He also says what Mirchi FM is doing is effectively, and it seems now, deliberately setting out to dilute the Indian culture.

Chaudhry adds language is an integral part of ones culture and traditions.

He says that as a medium of expression, proper Hindi is essential for an understanding of religion, religious texts and practices and of Hindi literature writings and the arts.

The FLP leader says Indians in Fiji are daily exposed to the use of proper Hindi through Indian movies, television and serials, news telecasts, the reading of Hindu religious texts and religious practices and it is not a foreign or strange language.

He adds to take Mirchi FM’s argument to its natural conclusion, is  it now also going to use the corrupted form of English used in Fiji. Chaudhry also adds that on the same token, a lot of people in Fiji do not speak the Queen’s English, they instead speak a Fiji version mixed with bits of both the local vernacular.

He also says that one would expect FBC to stop discriminating and start using Fiji English in its radio stations.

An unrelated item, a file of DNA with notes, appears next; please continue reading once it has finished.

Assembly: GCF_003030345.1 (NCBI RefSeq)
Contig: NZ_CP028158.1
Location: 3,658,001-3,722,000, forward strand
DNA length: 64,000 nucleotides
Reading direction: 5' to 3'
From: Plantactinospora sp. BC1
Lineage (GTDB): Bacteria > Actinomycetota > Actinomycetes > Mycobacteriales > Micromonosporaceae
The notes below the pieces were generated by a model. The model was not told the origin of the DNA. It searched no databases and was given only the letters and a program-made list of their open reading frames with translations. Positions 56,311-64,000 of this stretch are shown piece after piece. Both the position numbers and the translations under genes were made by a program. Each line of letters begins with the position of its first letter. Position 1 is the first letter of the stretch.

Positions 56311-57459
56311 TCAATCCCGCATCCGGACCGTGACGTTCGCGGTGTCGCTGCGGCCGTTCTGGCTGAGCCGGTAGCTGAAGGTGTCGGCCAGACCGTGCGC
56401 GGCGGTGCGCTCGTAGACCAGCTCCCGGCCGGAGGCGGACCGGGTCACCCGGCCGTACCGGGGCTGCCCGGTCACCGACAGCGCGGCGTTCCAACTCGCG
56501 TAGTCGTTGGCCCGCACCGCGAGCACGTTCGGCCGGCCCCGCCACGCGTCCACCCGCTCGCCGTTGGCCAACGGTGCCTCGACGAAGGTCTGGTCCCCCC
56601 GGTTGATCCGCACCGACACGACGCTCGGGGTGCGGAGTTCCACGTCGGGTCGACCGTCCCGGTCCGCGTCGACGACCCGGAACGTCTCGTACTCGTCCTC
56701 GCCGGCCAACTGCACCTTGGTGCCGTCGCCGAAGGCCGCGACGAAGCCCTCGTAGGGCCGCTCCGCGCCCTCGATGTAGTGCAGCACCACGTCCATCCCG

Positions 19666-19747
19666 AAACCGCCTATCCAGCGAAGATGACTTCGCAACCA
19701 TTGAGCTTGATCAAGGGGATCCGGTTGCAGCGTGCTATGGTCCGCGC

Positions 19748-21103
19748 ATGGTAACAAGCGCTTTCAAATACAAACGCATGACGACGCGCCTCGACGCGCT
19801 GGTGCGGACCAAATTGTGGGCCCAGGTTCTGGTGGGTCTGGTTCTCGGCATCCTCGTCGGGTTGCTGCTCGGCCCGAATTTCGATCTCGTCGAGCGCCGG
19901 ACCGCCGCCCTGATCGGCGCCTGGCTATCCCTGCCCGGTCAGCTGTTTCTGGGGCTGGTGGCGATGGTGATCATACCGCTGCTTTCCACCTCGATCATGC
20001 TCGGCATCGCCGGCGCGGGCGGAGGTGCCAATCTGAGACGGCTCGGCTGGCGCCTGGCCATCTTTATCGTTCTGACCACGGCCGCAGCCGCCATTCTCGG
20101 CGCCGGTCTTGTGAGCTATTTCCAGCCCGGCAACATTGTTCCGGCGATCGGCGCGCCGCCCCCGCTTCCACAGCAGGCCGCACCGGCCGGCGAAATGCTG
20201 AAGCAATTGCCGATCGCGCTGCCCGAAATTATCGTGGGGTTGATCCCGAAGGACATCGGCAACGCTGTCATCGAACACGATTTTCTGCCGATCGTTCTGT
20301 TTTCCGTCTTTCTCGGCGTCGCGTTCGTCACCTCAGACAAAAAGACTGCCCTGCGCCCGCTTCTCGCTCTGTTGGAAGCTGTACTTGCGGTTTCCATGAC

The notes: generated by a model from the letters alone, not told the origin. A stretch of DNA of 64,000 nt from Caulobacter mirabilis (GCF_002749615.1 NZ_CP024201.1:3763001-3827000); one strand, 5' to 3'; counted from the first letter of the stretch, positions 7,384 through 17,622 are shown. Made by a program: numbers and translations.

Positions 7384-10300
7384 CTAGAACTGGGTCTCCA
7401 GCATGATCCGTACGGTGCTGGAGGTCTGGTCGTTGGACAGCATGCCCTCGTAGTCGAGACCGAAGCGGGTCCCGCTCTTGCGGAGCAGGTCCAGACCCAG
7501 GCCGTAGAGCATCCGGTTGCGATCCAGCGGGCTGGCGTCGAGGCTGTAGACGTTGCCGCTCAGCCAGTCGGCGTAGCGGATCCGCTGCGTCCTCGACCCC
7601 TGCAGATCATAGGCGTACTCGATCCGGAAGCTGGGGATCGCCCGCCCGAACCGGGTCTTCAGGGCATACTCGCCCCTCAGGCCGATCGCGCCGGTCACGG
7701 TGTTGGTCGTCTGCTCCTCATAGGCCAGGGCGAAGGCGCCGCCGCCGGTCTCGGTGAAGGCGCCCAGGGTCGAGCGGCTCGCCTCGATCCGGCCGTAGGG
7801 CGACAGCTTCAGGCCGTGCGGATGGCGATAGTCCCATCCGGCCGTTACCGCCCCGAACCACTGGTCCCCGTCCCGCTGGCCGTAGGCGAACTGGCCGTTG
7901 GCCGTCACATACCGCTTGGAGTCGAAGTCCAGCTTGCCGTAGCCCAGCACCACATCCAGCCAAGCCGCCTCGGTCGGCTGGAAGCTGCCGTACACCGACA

Fijian Broadcasting Corporation has stressed that they will continue broadcasting in Fiji Hindi on their station, Mirchi FM as that is what their listeners understand, want and enjoy while opponents of the change, the Hindi Parishad says they will decide on their next step after their meeting.

Although calls have been made by the Parishad for the radio station to stop broadcasting in Fiji Hindi and to use formal standard Hindi, FBC CEO Riyaz Sayed-Khaiyum says they were experimenting with Fiji Hindi on the station more than a year ago and not a single complaint was received from people or any political party or organisation.